An unsteady, accelerated, high order panel method with vortex particle wakes
Author(s)Willis, David Joe, 1978-
Massachusetts Institute of Technology. Dept. of Aeronautics and Astronautics.
Jaime Peraire and Jacob K. White.
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Potential flow solvers for three dimensional aerodynamic analysis are commonly used in industrial applications. The limitation on the number of discretization elements and the user expertise and effort required to specify the wake location are two significant drawbacks preventing the even more widespread use of these codes. These drawbacks are addressed by the hands off, accelerated, unsteady, panel method with vortex particle wakes which is described. In the thesis, an unsteady vortex particle representation of the domain vorticity is coupled to several boundary element method potential flow formulations. Source-doublet, doublet-Neumann membrane (doublet lattice), and source-Neumann boundary integral equation formulations are implemented. A precorrected-FFT accelerated Krylov subspace iterative solution technique is implemented to efficiently solve the boundary element method linear system of equations. Similarly, a Fast Multipole Tree algorithm is used to accelerate the vortex particle interactions. Additional simplification of the panel method setup is achieved through the introduction of a body piercing wake discretization for lifting bodies with thickness.(cont.) Linear basis functions on flat panel surface triangulations are implemented in the accelerated potential flow framework. The advantages of linear order basis functions outweigh the increased complexity of the implementation when compared with traditional constant collocation approaches. Panel integration approaches for the curved panel, double layer self term are presented. A quadratic curved panel, quadratic basis function, Green's theorem direct potential flow solver is presented.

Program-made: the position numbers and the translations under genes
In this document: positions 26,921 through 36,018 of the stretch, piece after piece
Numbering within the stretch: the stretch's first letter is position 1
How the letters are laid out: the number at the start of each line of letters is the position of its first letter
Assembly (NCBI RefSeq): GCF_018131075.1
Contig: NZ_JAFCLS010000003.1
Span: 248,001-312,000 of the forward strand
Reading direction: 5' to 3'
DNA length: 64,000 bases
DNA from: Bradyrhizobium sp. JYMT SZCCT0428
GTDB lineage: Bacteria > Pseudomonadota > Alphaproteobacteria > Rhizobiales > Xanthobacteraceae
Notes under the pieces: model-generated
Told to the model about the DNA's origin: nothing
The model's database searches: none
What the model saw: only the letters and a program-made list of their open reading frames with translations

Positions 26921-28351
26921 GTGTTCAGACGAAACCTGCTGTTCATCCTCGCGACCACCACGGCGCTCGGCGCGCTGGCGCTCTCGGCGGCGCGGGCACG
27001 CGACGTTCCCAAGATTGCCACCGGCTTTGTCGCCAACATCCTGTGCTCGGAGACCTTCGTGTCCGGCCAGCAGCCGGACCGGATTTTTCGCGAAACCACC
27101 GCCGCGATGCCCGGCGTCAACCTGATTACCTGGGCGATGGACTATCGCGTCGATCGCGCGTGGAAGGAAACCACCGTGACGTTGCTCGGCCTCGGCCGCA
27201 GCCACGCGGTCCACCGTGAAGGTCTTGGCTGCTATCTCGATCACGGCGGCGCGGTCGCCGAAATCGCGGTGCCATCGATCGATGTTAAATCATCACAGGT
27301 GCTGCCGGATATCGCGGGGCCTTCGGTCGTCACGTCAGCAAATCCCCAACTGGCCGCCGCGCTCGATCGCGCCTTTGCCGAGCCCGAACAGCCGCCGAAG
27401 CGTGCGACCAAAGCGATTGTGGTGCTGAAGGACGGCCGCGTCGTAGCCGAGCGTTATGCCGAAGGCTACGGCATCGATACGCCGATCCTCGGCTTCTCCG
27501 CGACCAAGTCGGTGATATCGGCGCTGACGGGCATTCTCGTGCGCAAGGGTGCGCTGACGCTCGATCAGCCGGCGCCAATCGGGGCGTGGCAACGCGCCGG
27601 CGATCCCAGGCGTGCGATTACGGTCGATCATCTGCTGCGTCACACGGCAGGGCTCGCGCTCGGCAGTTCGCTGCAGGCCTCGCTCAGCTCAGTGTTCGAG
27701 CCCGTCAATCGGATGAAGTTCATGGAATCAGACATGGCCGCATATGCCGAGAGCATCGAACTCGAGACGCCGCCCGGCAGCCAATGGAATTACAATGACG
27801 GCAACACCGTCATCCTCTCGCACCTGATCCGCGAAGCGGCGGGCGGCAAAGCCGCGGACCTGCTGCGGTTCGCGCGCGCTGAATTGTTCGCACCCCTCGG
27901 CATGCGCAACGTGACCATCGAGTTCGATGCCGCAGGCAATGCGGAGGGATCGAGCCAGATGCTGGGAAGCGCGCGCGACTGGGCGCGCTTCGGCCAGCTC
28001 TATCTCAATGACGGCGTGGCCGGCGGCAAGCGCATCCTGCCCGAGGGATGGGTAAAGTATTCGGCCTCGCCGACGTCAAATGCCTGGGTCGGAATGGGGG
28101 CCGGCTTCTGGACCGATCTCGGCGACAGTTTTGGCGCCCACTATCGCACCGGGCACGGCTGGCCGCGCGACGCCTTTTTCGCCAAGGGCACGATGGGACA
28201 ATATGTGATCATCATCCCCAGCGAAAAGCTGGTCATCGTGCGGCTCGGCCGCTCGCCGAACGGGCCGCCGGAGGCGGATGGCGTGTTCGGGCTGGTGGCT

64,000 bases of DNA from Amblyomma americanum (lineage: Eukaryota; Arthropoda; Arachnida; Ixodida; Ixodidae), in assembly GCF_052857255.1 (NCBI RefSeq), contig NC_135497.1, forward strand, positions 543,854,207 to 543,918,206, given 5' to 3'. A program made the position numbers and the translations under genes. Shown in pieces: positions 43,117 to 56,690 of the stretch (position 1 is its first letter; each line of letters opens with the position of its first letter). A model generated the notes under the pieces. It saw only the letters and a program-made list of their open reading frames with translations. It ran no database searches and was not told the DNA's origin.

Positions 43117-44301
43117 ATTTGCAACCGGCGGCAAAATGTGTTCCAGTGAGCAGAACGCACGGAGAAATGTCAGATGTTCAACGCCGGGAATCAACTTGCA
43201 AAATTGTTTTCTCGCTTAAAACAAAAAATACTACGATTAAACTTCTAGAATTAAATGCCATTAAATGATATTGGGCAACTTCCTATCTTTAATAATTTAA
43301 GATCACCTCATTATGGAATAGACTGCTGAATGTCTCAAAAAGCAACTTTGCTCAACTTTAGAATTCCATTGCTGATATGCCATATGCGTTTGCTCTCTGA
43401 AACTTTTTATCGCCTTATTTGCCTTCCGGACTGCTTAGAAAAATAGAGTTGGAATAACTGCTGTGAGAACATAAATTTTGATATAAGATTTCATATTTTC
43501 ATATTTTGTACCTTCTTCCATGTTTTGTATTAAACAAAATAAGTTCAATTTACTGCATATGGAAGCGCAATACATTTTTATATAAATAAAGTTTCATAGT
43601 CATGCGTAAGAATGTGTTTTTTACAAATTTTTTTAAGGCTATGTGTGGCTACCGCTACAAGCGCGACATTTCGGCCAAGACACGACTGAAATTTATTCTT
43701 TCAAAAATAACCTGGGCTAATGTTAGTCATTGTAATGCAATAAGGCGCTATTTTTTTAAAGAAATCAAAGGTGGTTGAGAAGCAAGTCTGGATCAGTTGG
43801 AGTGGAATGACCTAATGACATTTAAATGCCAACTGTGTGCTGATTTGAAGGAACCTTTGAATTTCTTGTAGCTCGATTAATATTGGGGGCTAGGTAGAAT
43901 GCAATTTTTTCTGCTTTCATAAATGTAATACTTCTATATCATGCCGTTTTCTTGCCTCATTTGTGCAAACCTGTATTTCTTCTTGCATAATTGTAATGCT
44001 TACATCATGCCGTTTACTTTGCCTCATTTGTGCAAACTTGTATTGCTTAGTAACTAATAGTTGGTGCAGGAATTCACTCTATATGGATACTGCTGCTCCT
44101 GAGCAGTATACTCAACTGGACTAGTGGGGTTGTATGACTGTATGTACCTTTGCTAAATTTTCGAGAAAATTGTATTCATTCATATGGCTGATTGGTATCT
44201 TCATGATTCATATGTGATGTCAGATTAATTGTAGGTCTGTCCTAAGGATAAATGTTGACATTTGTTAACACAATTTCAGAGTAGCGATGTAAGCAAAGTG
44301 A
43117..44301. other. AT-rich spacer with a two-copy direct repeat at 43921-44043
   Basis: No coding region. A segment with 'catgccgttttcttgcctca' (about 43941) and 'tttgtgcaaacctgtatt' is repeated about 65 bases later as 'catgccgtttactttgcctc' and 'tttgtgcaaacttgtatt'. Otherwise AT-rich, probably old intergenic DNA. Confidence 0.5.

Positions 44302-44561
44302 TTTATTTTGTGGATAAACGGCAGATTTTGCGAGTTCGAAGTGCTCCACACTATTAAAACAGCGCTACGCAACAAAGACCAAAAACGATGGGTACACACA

Thesis (Ph. D.)--Massachusetts Institute of Technology, Dept. of Aeronautics and Astronautics, 2006.Includes bibliographical references (leaves 125-138).
DepartmentMassachusetts Institute of Technology. Dept. of Aeronautics and Astronautics.
Massachusetts Institute of Technology
Aeronautics and Astronautics.